Potential crappling article from a KF mag
This article came in my Nov/Dec 2004 issue of Kung-Fu/Tai Chi Magazine. I submit it to you as a nominee for crappling.
MMA and the Future of Kung Fu - Antonio Graceffo
The story is well documented. There was a time when kung fu was the only martial art in China - arguably, the only martial art in the world. Like a living, breathing thing, kung fu made its way across Asia. Over a period of thousands of years, kung fu underwent a metamorphosis, transforming into different arts in each of the countries it reached. In Japan, there was karate. Korea had Tae Kwon Do. Even the ancient martial arts of the Khmer people of Cambodia could be traced back to Chinese kung fu origins.
Until about fifteen years ago martial arts were still divided into clearly defined styles. When the First Ultimate Fighting Championship (UFC) was held, the purpose was to answer the age-old question "Which style is best?" No one knew on that fateful day that UFC would give birth to a new phenomenon, called Mixed Martial Arts (MMA), or that MMA would itsself become the style of the future. a fighter no longer felt complete unless he had a list of black belts and specialties, usually including both striking and grappling styles of martial arts.
Today after more than a decade of MMA on TV, Pay Per View, and DVD, arguably the winning combination - chosen by the majority of MMA practioners the world over - is Muay Thai plus Brazilian Jiu Justu (BJJ).
So, the question posed by the Chinese Martial arts community is, where does that leave kung fu? Or, perhaps the more accurate question would be, what place can kung fu hold in a world dominated by MMA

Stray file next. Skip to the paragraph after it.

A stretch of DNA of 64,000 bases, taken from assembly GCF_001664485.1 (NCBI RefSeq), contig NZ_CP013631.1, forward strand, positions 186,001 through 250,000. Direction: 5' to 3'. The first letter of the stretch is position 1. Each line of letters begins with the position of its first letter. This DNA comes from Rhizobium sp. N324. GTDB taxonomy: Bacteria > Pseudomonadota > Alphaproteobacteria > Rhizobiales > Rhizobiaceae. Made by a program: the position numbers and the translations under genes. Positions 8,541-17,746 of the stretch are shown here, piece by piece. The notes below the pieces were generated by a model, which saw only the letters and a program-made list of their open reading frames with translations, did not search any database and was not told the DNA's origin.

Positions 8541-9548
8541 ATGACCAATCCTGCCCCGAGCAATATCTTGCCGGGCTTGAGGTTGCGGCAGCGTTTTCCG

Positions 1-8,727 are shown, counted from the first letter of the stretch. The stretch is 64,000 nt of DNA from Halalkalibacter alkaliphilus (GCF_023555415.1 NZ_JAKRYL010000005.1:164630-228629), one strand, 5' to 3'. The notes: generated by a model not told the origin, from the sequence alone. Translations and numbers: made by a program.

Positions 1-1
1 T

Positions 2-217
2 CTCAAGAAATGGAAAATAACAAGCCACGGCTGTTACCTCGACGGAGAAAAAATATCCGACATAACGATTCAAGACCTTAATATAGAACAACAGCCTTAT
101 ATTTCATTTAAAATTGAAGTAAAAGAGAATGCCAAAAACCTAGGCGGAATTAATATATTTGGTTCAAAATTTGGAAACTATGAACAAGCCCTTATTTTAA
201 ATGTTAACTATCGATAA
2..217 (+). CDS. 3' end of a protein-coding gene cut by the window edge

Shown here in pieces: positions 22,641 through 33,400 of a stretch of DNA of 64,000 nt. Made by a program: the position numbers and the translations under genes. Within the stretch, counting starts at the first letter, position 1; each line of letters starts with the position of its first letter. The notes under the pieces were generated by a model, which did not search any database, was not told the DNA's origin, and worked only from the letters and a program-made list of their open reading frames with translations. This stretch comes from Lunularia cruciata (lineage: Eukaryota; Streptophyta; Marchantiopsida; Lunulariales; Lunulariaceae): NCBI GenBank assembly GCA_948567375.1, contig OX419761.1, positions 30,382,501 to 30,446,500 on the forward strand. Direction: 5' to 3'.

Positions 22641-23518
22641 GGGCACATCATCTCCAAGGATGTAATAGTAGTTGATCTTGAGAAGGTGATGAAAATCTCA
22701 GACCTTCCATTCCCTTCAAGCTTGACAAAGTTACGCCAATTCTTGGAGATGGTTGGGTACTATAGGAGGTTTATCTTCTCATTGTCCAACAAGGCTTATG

Since MMA has developed during the information revolution, it is one of the most well documented and easily studied movements in martial arts history. there are numerous websites giving nearly unlimited lists of valuable information and statisticts. Reading through the profiles of the hundreds of fighters who ever stepped into an MMA ring, one finds that Jason DeLucia is one of the only fighters to list kung-fu as his specialty. Less than five other fighters listed Jeet Kun Do. No one has ever listed San Da, Tai Chi, or Tui Shou.
On the surface, it would seem that kung fu is finished. Most MMA competitors would probably laugh if a fighter stepping into the ring professed to be a kung fu practitioner. A Tai Chi practitioner would probably be booed off the stage. but this would be shortsighted behavior. and these snap judgments, these prejudices against kung fu, may be one of the greatest advantages a kung fu practitioner has in an MMA event.